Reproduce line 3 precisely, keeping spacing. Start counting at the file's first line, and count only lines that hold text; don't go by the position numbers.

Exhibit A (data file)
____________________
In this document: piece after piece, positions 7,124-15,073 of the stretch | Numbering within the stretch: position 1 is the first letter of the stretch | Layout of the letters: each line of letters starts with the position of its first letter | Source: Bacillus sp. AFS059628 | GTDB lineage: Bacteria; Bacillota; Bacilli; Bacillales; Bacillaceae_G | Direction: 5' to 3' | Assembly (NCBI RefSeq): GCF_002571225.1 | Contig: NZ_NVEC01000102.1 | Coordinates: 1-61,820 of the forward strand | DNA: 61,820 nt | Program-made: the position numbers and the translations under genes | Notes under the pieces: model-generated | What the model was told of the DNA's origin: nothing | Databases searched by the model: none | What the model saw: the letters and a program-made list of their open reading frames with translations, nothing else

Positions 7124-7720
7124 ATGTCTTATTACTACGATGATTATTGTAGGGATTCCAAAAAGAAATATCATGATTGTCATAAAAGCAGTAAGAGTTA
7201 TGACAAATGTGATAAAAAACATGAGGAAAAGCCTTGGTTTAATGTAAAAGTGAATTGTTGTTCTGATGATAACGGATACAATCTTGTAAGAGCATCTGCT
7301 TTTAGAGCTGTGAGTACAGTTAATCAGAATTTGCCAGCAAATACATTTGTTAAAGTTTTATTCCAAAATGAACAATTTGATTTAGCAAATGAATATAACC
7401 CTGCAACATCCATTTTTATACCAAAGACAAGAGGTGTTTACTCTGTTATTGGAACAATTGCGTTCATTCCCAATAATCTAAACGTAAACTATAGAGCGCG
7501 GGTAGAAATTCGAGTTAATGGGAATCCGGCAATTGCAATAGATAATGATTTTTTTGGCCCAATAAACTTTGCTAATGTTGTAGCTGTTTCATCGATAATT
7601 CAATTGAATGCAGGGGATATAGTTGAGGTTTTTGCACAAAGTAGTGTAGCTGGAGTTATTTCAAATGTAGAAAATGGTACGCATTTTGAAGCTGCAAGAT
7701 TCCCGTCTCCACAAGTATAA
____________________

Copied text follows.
7124 ATGTCTTATTACTACGATGATTATTGTAGGGATTCCAAAAAGAAATATCATGATTGTCATAAAAGCAGTAAGAGTTA